The toy industry has been very seasonal in nature. A change from a seasonal cycle to a level production plan would necessitate additional capital requirements. Should Toy World, Inc. proceed with shifting to a level production plan or stick with its seasonal cycle?
W. Carl Kester
Harvard Business Review (295073-PDF-ENG)
November 23, 1994
Case questions answered:
- What factors could Mr. McClintock consider in deciding whether to adopt the level production plan?
- Estimate the savings from Level Production.
- If you were the banker, how would you evaluate whether to extend the line of credit required for shifting to a level production plan?
- Estimate the monthly pattern of funds required if the company adopts level production instead of seasonal production.
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Toy World, Inc. Case Answers
This case solution includes an Excel file with calculations.
Introduction – Toy World, Inc.
Ex-Naval officer Mr. David Dunton started a toy manufacturing company named Toy World, Inc. The company was established with one of the ex-service friends and officers named Jack McClintock, with a 25% share of Toy World post-incorporation in 1964.
Mr. David, with a 75% share of the company, spearheaded the organization and did quite well. By the end of 1993, the company was making a profit of $270,000, and it grew further in the year 1994 to $351,000.
However, the toy industry has been very seasonal in nature. The demand for toys peaks from August to November. These months accounted for 80% of the total sales made by the company.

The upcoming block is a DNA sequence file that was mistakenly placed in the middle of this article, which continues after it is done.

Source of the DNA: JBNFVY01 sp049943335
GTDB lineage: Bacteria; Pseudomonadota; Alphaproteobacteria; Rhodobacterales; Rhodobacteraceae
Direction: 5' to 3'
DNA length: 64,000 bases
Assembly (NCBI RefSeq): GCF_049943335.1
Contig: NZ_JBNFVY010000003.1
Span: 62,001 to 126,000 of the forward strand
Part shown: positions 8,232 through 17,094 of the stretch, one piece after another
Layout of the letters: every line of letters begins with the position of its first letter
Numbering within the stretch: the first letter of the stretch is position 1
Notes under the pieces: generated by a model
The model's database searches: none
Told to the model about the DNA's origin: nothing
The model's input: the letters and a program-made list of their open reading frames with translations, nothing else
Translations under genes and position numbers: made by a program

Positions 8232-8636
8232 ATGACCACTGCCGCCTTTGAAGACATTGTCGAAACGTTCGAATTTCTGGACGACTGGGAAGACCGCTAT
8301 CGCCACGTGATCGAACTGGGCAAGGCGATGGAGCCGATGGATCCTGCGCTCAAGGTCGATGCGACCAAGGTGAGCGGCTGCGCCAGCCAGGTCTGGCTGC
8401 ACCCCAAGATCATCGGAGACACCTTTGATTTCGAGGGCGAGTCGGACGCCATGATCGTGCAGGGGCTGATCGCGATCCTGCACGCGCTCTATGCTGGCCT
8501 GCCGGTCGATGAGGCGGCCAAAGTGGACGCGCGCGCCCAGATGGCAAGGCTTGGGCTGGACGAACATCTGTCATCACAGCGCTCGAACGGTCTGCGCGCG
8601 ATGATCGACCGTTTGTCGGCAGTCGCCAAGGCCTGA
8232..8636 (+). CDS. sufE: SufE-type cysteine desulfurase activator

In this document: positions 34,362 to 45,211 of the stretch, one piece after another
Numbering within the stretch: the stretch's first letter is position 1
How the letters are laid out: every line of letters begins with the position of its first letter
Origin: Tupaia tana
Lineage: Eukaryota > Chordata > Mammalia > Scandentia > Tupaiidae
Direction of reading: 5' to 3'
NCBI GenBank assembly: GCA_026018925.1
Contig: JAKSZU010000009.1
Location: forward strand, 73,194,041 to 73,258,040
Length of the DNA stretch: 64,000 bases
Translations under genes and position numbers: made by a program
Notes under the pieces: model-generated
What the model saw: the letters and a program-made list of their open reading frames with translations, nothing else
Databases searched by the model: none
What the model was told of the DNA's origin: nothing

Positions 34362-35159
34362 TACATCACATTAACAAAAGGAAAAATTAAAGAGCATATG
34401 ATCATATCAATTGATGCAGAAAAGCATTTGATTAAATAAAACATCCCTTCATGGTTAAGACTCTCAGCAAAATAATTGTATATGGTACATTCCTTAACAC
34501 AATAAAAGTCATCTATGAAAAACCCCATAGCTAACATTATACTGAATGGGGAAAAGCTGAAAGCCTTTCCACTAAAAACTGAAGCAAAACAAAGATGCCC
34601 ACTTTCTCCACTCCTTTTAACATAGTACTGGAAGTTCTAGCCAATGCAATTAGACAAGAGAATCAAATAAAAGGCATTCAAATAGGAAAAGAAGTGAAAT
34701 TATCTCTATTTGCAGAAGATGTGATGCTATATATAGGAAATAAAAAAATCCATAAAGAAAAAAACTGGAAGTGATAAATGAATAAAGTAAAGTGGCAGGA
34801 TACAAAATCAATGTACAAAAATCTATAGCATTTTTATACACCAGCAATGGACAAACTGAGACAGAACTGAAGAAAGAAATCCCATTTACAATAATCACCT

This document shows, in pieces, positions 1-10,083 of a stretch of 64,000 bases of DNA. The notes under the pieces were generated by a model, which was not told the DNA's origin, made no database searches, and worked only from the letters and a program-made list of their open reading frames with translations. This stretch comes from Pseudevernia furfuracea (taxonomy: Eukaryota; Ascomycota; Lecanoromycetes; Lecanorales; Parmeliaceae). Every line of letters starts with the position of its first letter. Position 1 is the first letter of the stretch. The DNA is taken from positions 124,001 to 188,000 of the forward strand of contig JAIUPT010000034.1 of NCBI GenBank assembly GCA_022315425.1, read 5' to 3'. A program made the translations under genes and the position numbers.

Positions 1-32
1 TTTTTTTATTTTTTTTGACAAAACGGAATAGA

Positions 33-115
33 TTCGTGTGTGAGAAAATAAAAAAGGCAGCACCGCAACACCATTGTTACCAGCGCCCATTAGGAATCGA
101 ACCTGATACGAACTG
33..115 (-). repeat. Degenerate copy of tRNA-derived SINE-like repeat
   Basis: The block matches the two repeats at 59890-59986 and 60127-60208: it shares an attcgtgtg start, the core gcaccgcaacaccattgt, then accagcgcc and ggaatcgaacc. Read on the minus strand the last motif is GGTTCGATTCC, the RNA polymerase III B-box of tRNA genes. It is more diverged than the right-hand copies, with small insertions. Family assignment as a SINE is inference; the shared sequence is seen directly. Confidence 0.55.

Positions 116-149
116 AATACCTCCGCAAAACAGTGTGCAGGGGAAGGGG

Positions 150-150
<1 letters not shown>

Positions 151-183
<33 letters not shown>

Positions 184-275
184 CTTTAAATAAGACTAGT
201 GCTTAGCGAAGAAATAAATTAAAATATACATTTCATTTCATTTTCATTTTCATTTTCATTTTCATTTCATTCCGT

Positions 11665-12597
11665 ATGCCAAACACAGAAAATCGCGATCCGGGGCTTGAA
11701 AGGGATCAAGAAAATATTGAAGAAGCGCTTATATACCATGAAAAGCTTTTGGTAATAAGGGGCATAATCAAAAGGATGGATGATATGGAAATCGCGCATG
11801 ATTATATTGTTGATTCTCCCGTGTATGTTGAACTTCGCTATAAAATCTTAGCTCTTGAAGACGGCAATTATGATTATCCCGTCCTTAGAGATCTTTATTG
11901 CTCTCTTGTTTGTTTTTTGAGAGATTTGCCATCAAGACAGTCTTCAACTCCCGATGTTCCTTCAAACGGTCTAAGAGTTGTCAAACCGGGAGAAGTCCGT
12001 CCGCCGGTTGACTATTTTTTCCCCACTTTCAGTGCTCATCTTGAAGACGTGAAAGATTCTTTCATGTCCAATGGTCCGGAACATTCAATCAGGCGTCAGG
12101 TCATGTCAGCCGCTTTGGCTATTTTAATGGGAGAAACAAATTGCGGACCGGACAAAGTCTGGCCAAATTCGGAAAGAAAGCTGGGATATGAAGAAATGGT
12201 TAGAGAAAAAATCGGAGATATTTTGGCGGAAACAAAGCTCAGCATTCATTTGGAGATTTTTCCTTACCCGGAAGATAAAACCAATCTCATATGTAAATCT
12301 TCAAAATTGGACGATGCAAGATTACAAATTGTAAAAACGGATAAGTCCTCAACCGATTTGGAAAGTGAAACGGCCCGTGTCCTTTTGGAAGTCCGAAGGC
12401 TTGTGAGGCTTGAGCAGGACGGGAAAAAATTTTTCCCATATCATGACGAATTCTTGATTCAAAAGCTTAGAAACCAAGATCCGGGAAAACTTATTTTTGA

The industry’s seasonality made it impossible for the company to adapt to the changing tastes and preferences of the customers. Toy World, Inc. had high operational costs, idle machine hours, and even had to pay overtime and bear additional labor costs during the peak seasons.
These issues made Mr. David reassess the entire situation and consider an alternate production model than the seasonal production model that had been followed since the incorporation of the organization.
The new model would be a Level Production Model, which would even out the production of toys throughout the year, which would eliminate the problem of additional labor during the peak season and adapt to the customer’s changing needs.
However, shifting to the Level Production system would mean that the company now had to hold up inventory for a longer period. It would also increase the organization’s cash cycle.
Deeply concerned by the pressing issues, the Operational manager – Mr. Dan Hoffman, suggested Mr. McClintock adopt the Level Production model by monthly output level in 1994.
The question now remains: what should Toy World, Inc., in this case, do? Would going for the Level production be beneficial, or would the existing seasonality model suffice? What is necessary to shift to a Level production model? Do they need an extra line of credit? What would the estimated projections look like?
1. What factors could Mr. McClintock consider in deciding whether to adopt the level production plan?
The top industry works on the seasonality of their products. Therefore, whether to adapt to the level production plan or not boils down to the trade-off that we need to consider between the profitability and liquidity of the business.
There are several differences between the two methods of production. Some of the factors that should be kept in mind while considering the level of production to choose are as follows:
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